After surfing the virtual media cyber-super highway, it's been clear that there is a great deal of trepidation regarding how the aging Celtics core is going to survive. This is a grueling gauntlet of a season. There is almost a game ever-other day, with 20 back to back games scheduled. While this is a situation that every team will face, conventional wisdom has led many to believe that the older core of this team will be particularly vulnerable.
But, there is another way to look at this team relative to the task at hand. Much has been made of Doc's statements regarding "adding power forwards" and "playing an 11 man rotation". Celtics fans have been in constant deliberation over how the Center position will shake out as well as the greater rotation in general. When Doc made his statement regarding KG playing center, it was still commonly assumed that David West was going to be coming on board. After that fell through, general opinions of this team, its rotation, and overall chances have varied widely.
So after gathering all of this information, chewing on it for a while, and swallowing the reality that this team is likely a finished product, (don't count out a zero-hour veteran minimum acquisition of some note) I've come to the conclusion that Boston may be the BEST prepared to handle this schedule. Many things have to work out of course; health will still be paramount to any level of success. But, it can be obtained, and here's how.
Ruminate on the concept of truly using an 11 man rotation, as Doc mentioned. The team has added personnel that all drastically improve the overall athleticism of the group. It seems that Rajon Rondo is not only going to be given the proverbial keys to the car, but in striving to get in that "MVP" discussion, he has been given a wealth of shooters/finishers work that mission.
Imagine a scenario where the "old guard" of JO/KG/PP/Ray simply don't play much, if at all, during the majority of these incredible back-to-back sets. In these games, Rondo is allowed to do his best impersonation of Derrick Rose while Wilcox/Bass/Johnson/Green run the court with him. The residual guard core of Daniels/Dooling/Bradley/Moore all bring defensive prowess, which can translate into turnovers from aggressively playing the passing lanes and harassing fatigued ball-handlers.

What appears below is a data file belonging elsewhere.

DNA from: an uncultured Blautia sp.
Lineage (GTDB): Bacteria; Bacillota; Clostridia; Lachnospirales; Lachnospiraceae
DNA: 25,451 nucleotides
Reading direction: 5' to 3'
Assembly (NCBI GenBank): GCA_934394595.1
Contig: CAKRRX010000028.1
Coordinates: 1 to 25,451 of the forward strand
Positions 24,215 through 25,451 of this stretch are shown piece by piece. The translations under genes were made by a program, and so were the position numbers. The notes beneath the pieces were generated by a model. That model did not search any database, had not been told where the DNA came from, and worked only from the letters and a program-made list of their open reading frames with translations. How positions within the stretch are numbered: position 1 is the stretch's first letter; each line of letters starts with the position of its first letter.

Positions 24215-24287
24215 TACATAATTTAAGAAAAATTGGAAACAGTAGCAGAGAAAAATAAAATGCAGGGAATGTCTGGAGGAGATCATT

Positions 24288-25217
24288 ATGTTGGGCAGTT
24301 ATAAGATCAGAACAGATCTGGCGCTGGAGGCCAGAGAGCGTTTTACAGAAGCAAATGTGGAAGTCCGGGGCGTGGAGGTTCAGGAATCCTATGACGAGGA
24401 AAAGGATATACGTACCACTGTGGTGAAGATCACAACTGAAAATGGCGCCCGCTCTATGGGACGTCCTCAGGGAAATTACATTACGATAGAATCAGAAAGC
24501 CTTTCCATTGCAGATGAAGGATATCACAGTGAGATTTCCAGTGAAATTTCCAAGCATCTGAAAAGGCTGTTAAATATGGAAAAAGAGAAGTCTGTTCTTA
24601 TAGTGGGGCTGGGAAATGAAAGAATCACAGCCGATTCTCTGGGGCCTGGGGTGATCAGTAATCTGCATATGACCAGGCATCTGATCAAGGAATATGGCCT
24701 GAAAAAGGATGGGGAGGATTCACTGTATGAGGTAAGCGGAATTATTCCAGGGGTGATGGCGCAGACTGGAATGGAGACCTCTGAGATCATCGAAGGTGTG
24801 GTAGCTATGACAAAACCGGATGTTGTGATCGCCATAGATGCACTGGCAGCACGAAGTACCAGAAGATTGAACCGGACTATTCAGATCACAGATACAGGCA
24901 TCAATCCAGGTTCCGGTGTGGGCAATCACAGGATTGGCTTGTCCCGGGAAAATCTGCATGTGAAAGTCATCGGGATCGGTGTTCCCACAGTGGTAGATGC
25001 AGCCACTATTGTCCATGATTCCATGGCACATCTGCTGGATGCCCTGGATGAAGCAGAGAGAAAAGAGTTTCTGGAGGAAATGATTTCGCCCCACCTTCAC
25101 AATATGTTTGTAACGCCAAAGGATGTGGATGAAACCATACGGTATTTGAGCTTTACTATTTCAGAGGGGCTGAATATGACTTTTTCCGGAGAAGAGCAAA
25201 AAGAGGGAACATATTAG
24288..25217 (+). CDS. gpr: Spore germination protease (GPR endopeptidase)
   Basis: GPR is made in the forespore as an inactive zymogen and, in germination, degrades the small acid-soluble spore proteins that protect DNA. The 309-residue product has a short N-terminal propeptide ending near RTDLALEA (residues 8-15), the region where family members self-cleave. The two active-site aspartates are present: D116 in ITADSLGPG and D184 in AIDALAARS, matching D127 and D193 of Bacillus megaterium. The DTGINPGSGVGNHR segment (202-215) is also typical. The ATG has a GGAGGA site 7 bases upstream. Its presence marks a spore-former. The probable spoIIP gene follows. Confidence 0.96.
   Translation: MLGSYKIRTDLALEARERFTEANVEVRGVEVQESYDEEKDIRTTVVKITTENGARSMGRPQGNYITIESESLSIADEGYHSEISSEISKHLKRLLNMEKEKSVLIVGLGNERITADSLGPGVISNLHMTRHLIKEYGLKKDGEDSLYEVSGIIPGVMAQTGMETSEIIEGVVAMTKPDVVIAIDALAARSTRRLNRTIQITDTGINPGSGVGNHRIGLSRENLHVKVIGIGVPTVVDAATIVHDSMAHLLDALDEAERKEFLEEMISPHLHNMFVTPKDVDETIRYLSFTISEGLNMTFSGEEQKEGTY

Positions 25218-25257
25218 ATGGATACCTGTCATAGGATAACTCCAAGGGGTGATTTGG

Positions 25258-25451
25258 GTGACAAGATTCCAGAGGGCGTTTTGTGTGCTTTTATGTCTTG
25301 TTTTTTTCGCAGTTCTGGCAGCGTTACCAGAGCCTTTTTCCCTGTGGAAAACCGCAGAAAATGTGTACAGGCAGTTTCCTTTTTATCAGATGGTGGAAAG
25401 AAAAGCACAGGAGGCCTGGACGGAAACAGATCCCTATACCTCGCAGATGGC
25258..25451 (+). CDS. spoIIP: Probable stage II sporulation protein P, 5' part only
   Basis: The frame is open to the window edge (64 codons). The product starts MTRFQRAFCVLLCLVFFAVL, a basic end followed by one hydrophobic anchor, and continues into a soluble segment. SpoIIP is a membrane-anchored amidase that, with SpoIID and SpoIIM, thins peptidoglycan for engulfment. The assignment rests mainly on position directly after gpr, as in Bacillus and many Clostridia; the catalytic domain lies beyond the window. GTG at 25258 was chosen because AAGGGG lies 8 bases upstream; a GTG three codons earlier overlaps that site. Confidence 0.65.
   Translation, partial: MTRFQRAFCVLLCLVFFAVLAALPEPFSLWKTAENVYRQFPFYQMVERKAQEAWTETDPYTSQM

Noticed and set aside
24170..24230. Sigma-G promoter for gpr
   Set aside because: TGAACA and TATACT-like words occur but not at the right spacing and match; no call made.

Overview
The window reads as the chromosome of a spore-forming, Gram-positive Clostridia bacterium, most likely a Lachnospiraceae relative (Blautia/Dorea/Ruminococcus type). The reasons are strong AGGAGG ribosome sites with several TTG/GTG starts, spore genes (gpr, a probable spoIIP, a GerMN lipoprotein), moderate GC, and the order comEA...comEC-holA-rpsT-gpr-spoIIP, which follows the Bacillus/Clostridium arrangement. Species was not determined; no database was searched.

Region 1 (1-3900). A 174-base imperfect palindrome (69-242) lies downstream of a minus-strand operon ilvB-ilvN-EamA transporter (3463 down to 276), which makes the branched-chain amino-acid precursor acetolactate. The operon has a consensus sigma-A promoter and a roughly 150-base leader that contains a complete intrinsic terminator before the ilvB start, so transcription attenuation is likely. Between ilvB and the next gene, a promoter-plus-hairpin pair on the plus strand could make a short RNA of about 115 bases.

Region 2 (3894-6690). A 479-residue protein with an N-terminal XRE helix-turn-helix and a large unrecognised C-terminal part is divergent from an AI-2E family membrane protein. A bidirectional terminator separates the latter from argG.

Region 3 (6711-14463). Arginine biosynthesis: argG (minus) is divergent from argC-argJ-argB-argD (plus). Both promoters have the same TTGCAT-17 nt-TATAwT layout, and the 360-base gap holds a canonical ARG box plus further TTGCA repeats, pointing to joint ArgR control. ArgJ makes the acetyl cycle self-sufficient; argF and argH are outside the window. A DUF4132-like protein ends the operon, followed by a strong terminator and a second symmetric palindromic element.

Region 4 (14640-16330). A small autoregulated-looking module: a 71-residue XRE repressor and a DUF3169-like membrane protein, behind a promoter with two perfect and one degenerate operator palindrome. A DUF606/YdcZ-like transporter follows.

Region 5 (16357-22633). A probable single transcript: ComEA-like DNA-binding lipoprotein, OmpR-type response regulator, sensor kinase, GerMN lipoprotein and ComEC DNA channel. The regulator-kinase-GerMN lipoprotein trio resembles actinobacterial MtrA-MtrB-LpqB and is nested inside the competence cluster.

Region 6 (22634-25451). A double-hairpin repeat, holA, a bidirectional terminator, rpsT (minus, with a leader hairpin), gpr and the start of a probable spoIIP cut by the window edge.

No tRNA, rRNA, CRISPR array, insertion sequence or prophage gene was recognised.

Remember, the rest of the league is faced with playing these grueling schedules and history has shown that the older teams have actually fared better during the last labor-shortened season. Many of the contenders that Boston is challenging are not extremely deep, even if they are younger. New York and Miami are exceptionally top-heavy in talent. While their young legs may help in some instances, playing near 40 mpg will wear anybody down. Chicago is a bit deeper in personnel, but also more reliant on the singular talents of a lone superstar than the others, their bench being, at best, only arguably superior to Boston's.
If you accept this as reality, then there are really two ways this plays out. Either these top-heavy contenders play inferior back-up talent for longer stretches to rest their stars, thus losing playoff seeding, or they over-play their stars and risk burnout come playoff time. Boston's superior depth and ability to add experienced, yet athletic talent, is a huge plus for negotiating the regular season grind.
It also should provide Boston with a rare opportunity to develop some of their less experienced players as well. This type of strategy has greatly benefited Greg Popovich over the past few years, as his younger players have learned via trial-by-fire to become valuable contributors. This is where Johnson, Bradley, and Moore have a chance to seize a small opportunity and grow it into a larger impact down the road.
If Boston can duplicate this type of success, they could be even better prepared for the playoffs than the individual talent on the roster belays to the casual eye at this point in time. Clearly, this could also never come to pass, but it's possible based on the superior depth of personnel that Boston has collected relative to their top competition, especially in the Eastern Conference.
Running against tired legs or porous talent plays into the hands of an up-tempo approach combined with tenacious defensive pressure from the back court and athletic frontcourt personnel running in transition. The ability to play these personnel groupings allows for a greater chance at developing chemistry and overall impact. All of this adds up to less stress and pressure on the aging veterans which equates to a healthier, fresher result from the best players on the team.
In all of this - Rajon Rondo becomes the key to this puzzle. After all the trade drama, Rondo is in the perfect position to play with all the authority and responsibility he has so greatly craved. This is his chance to synergize all these disparate parts, improve his image, and raise his game into the stratosphere of the players he views himself as equal to.
Stranger things have happened, and this promises to be a strange season...stay tuned...